New York City through the New York Immigrant Family Unity Project (NYIFUP) is launching the nation’s first program that provides legal services for detained immigrants facing deportation.
The pioneering program is funded through the NYC council and is available for NYC immigrants who cannot afford legal counsel and are facing deportation. NYC is committing an initial investment of $500,000 for the program which is expected to help nearly 200 immigrants out of 900 detained indigent immigrants in NYC annually.
Approximately 60 percent of New York residents facing deportation for being in the country illegally do not have attorneys to represent their interests. These detained immigrants tend to relay on overtaxed immigrant advocacy organizations such as the Manhattan Coalition for Immigrant Rights. In some cases the indigent immigrants needing legal representation are citizens and should never of been detained.
The program will provide court appointed counsel for detained immigrants at the Varick Street Immigration Court, with the goal of providing quality legal counsel on issues of immigration and due process. Detained immigrants who are making under 200 percent of the poverty limit are eligible to receive a court-appointed lawyer. The poverty limit in NYC currently is $11,400 for a single person and $23,550 for a family of four.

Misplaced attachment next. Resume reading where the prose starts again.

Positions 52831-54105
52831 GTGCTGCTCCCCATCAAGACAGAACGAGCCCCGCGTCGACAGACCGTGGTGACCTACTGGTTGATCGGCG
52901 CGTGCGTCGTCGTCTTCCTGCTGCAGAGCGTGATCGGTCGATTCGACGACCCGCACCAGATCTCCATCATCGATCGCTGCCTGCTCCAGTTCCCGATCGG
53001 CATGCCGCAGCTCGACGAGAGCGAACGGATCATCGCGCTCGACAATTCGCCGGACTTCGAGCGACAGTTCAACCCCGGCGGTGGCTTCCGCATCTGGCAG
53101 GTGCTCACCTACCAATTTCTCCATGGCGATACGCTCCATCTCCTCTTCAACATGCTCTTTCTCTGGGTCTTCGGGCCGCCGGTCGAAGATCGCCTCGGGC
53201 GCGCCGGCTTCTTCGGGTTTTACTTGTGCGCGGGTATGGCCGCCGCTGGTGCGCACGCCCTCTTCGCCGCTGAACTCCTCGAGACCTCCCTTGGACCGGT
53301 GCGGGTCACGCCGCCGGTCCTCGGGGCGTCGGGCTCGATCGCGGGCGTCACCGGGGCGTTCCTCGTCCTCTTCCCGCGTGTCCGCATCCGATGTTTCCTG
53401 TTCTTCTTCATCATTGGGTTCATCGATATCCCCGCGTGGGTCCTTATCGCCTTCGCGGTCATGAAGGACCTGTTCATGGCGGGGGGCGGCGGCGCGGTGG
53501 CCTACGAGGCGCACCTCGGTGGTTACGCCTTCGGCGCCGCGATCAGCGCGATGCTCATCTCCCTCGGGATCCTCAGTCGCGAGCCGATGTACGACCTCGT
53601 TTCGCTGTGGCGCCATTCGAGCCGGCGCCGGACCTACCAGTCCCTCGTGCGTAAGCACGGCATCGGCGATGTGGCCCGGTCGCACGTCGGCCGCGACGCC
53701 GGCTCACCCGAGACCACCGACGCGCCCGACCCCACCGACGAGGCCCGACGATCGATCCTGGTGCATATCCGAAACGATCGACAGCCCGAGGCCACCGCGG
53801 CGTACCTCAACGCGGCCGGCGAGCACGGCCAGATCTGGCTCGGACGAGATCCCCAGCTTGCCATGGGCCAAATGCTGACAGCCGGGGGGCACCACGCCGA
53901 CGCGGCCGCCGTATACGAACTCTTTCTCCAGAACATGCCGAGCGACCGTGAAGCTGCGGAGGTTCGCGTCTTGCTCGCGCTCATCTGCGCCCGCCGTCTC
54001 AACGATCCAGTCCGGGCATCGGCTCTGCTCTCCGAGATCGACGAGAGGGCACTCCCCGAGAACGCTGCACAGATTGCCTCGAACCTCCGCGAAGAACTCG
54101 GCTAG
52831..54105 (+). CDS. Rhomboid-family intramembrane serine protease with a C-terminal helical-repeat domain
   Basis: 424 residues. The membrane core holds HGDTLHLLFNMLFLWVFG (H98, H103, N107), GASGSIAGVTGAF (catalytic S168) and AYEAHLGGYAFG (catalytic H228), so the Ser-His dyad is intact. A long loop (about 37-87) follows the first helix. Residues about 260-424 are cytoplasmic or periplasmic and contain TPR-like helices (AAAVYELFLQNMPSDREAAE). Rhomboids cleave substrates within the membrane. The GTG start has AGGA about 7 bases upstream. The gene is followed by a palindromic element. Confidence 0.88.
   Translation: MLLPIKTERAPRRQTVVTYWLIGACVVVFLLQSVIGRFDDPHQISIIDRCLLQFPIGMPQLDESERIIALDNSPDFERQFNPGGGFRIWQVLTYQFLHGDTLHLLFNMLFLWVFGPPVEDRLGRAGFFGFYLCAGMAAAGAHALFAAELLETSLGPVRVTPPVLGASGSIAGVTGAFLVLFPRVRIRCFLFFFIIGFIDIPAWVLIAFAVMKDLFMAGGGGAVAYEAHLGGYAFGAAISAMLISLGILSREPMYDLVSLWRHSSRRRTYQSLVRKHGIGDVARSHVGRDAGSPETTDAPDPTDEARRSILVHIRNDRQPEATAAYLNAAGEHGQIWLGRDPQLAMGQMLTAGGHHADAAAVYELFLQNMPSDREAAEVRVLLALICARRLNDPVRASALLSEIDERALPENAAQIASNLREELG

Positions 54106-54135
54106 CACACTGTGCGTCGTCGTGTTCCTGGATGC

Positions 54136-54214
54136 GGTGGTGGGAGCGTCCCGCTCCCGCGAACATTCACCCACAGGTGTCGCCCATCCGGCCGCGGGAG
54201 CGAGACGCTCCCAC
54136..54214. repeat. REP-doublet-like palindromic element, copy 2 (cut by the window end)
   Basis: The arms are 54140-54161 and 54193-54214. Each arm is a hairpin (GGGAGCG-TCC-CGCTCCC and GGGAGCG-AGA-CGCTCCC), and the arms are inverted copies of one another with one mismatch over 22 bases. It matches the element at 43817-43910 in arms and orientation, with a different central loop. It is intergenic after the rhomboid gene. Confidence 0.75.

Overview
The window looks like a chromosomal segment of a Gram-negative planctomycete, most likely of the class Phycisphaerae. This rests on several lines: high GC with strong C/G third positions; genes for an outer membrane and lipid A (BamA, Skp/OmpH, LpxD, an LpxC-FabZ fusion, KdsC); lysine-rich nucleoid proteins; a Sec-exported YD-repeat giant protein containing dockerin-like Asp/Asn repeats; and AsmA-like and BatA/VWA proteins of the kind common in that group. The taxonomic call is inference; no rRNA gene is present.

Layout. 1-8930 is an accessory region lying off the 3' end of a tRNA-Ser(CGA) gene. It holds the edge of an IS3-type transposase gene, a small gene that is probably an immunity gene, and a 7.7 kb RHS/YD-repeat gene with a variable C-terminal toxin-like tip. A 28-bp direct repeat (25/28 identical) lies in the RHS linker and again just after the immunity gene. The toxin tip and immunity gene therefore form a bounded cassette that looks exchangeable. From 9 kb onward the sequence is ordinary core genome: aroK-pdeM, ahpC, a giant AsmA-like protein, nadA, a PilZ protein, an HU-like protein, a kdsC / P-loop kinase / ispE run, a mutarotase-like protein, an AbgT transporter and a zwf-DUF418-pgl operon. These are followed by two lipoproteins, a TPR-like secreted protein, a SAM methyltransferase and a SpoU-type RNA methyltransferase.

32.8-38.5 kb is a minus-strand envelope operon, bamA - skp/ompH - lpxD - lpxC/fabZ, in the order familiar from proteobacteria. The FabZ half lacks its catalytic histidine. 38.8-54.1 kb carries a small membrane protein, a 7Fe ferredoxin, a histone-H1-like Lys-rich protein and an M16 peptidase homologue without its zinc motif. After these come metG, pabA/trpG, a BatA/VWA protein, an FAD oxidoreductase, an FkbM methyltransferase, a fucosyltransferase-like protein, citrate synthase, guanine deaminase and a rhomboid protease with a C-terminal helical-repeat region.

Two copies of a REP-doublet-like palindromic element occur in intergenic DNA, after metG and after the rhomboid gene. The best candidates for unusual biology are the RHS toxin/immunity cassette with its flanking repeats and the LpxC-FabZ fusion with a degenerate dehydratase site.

The one-year pilot program will be administered by the Vera Institute of Justice; they will oversee the program, coordinate legal services and analyze data emerging from the pilot. The program commenced on November 6, 2013.
NYC is hoping the success of this pilot program will encourage other cities with large indigent immigrant populations to fund lawyers to represent the underserved community of non-citizen residents facing detention and deportation.